I'm developing a soft spot for shows at Cake Shop; the combination of coffee, cake and aural destruction just goes down easy. Also, I love early shows. On this evening, Fuck the Facts brought their tenth anniversary tour to town, unleashing their unique breed of bastardized grind upon an eager crowd in the Cake Shop's basement.
The first band to set up was the unassuming Swords of Chaos, straight out of Reykjavik. The show was part of the band's maiden American tour and first stop on their road to South By Southwest. A quick glance at the Swords of Chaos Myspace page before the show revealed a claim that “subliminal aural contradictions leave the masses perplexed.” The band certainly brought the contradiction, playing an eclectic blend of hardcore tinged with odd melody and rampaging rock. I was, however, much more impressed than perplexed by the band's performance. A baritone guitar stood in for bass, giving the music an oddly proggy bent. Chaos was also well represented, with the vocalist screaming up a storm while running through and around the crowd during the set. A couple of tracks featured well executed clean singing that I'd call out of place, but I think that was the point. All told, it was a fun set and a band worth checking out.
I've rhapsodized repeatedly about the rhythmic prowess of Joshua Scott and Joel Stallings (of Defeatist and the defunct Anodyne). As Radiation Blackbody, the duo let rip a ridiculously entertaining drum and bass blasting. I've found their self-titled (and freely available) LP to be a constant walking companion; the thing propels me like a battering ram. In person, this shit is just unbelievable. Joel Stallings is a draw-dropping drummer. Joshua Scott accompanies the percussive precision with rolling, rocking and ludicrous bass lines, all tinged with discernibly dissonant melody.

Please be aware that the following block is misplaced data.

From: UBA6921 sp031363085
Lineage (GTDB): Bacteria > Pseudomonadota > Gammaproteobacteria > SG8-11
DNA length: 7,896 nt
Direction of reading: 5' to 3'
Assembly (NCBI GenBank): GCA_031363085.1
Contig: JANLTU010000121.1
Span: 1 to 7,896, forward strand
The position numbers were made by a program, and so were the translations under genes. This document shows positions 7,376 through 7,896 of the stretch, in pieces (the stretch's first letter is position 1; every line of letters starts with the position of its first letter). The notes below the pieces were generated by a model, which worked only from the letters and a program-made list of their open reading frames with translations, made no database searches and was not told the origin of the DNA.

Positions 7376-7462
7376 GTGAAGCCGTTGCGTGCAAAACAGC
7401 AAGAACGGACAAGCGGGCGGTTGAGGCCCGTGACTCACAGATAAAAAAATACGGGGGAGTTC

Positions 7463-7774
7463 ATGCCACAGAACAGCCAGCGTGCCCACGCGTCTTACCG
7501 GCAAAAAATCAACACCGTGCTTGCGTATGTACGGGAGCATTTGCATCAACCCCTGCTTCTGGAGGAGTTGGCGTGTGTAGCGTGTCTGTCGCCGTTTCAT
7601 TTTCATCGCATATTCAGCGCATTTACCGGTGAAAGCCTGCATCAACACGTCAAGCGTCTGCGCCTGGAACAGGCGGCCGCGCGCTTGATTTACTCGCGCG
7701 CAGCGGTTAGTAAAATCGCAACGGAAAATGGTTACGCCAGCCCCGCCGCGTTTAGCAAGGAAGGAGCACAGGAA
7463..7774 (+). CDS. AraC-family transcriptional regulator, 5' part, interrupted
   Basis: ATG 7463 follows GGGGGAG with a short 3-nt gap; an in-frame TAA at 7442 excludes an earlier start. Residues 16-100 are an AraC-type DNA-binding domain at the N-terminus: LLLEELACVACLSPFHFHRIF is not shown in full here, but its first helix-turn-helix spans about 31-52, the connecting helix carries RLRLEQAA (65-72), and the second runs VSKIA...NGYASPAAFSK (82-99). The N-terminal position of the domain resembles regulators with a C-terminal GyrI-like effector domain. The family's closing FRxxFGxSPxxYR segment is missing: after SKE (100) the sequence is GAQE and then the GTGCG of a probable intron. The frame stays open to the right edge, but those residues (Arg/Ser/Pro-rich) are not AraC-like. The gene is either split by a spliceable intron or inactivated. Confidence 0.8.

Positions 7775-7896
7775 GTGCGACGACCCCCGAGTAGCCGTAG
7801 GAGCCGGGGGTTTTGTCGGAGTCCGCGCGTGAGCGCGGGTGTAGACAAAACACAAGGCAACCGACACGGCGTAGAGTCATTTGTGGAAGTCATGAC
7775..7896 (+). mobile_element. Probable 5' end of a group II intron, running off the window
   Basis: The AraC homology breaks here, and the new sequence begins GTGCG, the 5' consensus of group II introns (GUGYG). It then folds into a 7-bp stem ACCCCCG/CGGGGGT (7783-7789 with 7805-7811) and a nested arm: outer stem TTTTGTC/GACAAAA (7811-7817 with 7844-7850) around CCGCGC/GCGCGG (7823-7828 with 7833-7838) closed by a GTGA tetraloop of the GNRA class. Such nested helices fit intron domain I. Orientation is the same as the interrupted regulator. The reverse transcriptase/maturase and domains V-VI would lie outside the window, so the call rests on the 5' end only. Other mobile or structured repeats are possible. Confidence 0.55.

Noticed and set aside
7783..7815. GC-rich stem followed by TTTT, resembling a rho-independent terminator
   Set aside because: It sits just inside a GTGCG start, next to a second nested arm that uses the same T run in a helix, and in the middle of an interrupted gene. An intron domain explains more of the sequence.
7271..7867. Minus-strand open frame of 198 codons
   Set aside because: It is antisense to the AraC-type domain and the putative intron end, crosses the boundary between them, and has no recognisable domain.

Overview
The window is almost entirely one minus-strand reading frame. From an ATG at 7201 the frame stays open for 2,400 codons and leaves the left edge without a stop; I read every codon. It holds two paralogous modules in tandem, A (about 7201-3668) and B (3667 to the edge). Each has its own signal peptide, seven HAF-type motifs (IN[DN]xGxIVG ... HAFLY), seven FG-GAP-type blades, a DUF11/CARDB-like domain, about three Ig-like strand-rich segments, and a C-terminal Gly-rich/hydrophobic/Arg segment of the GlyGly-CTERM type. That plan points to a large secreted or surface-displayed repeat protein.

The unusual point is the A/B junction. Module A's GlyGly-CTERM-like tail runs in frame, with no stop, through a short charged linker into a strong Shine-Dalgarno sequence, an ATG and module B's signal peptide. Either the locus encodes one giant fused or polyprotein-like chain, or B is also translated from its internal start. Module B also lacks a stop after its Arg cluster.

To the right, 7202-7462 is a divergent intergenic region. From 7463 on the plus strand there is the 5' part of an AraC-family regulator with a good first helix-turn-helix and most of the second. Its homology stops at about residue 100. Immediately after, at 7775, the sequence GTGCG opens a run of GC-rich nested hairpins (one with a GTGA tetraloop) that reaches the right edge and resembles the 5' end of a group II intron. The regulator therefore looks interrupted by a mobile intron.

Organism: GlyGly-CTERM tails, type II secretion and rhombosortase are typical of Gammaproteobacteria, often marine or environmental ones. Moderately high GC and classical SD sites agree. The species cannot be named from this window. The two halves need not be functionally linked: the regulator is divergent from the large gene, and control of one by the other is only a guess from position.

Psychic Limb are a fucking mystery; the band have zero internet presence. I saw them open for Wormrot in Brooklyn last year, where their unhinged, off-the-rails brand of grinding hardcore made quite an impression on the crowd. On that night it was difficult to discern exactly what was going on with their music, so I was looking forward to an up close and personal listening session.
Vocalist Brian Montuori is a living paroxysm, spilling splenetic screams all over the crowd while wantonly throwing his body around the room. The band tore through a set of blindingly fast tracks that speak of spastic chromatic riffs, crushing composition and rhythmic destruction. This is combustible and mesmerizing music that I'd love to hear in recorded form.
When Fuck the Facts played Cake Shop last year, I was blown away by their ferocious live show. This evening was even more impressive, as the band uncorked a stunning set of tracks spanning their entire career. Topon Das is an absolute beast on guitar; I have no idea where he gets these ideas and how he executes with such absurd precision. Although he seemed crammed into an uncomfortably miniscule spot on the stage, Mathieu Vilandre steered the band with indefatigable, flawless drumming. Mel Mongeon rampaged in all directions, screaming in eye-popping madness and enjoying every minute of abject invective. When he wasn't treating the crowd to incomprehensible Canadian jokes, Marc Bourgon towered above the band and audience, bellowing vocal fire and purveying barreling bass.
Excellent sound helped drive home the abstruse audio annihilation. Neck snapping grind was sewn together with moments of engrossing melody and infused with gallons of groove. I was particularly pleased to hear songs from Backstabber Etiquette and Stigmata High-Five, two albums I've been jamming a lot lately. Most importantly, I was hoping we'd get to hear some tunes from the band's upcoming LP, Die Miserable. The band obliged, closing out the set with two vicious new songs (one is captured below). Ears were annihilated and many facts were fucked; it was a great evening.